Well, these are three things I am doing at least…
1. Pruning Laurels into beautiful trees.
Laurels are like a great song played ad nauseum. They are up there in the top 3 hedging shrubs which makes them useful and practical but to most people’s eyes: common, boring and ugly. However, I would beg to differ.
I think Laurels actually have beautiful shape when given a chance. I use them as foils in the garden – an evergreen with a lush, large leaf to offset more delicate plants, frame views and block things like telephone poles, nosy neighbors’ windows and the like.
How to do it: Firstly, let it grow a bit. If you have just planted it don’t prune just yet. I have waited two seasons for the ones I pruned today to grow on a bit. If they are mature…get pruning. The trick is to clear the stems up to 2′-3′ from the base. Make them more tree like, thin them out a bit. Their trunks are beautiful – smooth, twisting, curving – so show them off a bit. Keep in mind what is behind them though. If it’s something ugly like a block wall make sure you have a back up plant like a good sturdy shrub or a climber on the wall. Otherwise, you end up just showing off a block wall. Although in some places they would just call that retro-urban.
And if you mess it up, don’t worry they grow back quickly.
2. Making leaf mold
Okay, this is clearly nothing new or momentous but I have finally decided it is time. And this is because every time I clean up old leaves that have been let sit, even just for a couple of weeks, the bottom layer is so crumbly and beautiful and black AND there are always earthworms in there. So I am making it official now and making my own leaf mold because anything that black and crumbly and beautiful has to be good for the garden.
How to do it: There are loads of articles out there on how to make leaf mold. I have seen it happen on a curbside with no one doing anything so really I am just going to pile my leaves in a dark, dank corner of the garden and wait. But for those who want to be a bit more pro-active, it depends on how much space you have because leaf mold can take up to a year to happen depending on moisture levels.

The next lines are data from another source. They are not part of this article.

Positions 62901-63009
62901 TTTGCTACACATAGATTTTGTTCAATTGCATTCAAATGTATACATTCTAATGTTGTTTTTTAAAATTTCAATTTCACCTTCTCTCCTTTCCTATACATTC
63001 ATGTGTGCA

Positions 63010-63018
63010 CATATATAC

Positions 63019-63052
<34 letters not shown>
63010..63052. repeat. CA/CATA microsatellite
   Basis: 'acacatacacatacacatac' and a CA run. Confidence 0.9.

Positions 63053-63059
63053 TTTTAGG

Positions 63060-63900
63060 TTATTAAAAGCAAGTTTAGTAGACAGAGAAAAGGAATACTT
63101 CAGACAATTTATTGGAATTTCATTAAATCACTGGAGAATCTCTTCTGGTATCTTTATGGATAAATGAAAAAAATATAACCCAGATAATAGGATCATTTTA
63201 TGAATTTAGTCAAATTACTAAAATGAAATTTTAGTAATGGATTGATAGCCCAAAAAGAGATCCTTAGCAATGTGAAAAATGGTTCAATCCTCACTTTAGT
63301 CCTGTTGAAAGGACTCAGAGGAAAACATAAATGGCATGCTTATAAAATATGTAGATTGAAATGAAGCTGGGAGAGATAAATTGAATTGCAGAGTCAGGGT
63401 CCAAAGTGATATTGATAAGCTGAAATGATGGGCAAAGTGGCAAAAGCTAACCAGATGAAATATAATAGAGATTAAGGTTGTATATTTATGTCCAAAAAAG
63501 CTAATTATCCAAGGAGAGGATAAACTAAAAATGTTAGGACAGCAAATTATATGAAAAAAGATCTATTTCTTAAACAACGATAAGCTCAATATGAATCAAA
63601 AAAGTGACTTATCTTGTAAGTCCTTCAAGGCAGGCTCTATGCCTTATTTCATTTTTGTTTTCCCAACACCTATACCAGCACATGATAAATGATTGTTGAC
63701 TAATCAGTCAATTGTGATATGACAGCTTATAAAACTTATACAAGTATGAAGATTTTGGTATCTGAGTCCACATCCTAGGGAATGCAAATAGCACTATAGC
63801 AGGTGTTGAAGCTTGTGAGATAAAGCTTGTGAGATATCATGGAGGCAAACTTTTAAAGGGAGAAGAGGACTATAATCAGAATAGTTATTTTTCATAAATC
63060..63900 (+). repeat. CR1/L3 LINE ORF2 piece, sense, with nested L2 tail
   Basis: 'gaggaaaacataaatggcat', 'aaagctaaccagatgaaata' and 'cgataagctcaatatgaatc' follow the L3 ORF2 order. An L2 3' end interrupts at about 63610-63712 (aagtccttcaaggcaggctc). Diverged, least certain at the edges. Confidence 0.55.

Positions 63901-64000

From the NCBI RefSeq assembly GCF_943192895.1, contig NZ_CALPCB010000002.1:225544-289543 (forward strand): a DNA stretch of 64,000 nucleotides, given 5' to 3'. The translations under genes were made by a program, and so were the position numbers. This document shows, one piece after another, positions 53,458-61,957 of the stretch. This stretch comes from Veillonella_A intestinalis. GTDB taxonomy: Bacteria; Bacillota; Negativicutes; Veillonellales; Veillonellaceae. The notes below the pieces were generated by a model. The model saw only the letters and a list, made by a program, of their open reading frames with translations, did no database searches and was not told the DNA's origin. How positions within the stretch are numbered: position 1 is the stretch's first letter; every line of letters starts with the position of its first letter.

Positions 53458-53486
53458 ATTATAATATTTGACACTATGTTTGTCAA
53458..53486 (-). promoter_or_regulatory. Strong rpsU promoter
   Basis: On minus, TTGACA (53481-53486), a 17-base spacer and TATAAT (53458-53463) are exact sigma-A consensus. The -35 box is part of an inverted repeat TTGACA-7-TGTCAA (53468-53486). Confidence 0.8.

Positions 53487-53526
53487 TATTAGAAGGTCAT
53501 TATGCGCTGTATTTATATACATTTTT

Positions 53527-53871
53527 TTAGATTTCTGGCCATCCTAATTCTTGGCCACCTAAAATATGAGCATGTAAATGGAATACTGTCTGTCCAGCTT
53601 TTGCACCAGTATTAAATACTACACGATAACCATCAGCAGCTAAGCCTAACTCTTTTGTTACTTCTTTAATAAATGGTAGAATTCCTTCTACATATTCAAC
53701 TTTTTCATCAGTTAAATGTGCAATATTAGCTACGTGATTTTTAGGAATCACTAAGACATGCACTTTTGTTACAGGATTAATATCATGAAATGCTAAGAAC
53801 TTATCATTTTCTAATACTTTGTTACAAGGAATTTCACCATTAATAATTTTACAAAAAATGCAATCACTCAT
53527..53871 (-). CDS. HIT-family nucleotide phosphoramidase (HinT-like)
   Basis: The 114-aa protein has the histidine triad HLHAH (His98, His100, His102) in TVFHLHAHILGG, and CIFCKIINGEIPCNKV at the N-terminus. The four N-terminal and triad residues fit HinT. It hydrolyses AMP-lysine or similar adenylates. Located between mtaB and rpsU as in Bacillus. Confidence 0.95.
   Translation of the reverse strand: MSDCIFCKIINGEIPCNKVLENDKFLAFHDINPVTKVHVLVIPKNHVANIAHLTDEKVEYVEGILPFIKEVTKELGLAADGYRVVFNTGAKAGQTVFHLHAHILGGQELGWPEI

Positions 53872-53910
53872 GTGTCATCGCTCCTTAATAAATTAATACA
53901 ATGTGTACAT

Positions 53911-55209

Plenty space: if you have a hidden corner, shady, damp (is behind a shed where runoff from the roof soaks it) that would be ideal. Just pile your leaves and leaf them there. You can turn them with a pitchfork to make it all happen a little more quickly. If you like things a bit tidier use a net bag or burlap bag and stuff the leaves into those. You can flip the bags occasionally to help it along.
Caught for space? Make a 3’x3′ cage out of stakes and chicken wire (or be creative and make it beautiful) and pile them in there.
Tips: to make your leaf mold happen faster try and keep it damp and run it over with a lawn mower to get the pieces smaller before you start (decompose quicker).
Use like compost. It’s rich so you can be sparing.
3. I am not cutting my ornamental grasses
I LOVE this time of year in the garden: I can’t remember a single name of a plant and that’s okay, I don’t have to worry and wonder whether the slugs will get these plants or not, it’s too late. This time of year, all is eaten and all is forgotten, I just want to cut. I want to cut everything down and make it nice and tidy and autumnal. Ready for Spring and new growth to happen uninhibited by old branches and stalks. BUT, as I get my Edward Scissorhands momentum going with the pruners I am constantly reminding myself how beautiful ornamental grasses look in January with frost and morning winter sun lighting them up from behind.
I really want to cut them. And you can, it’s fine to cut them down this time of year if you would like (I am talking Miscanthus, Calamagrostis, Stipa..most grasses) but if they have their shape still and haven’t been too wind beaten then leave them… they are going to really come into their own in a couple months. I promise.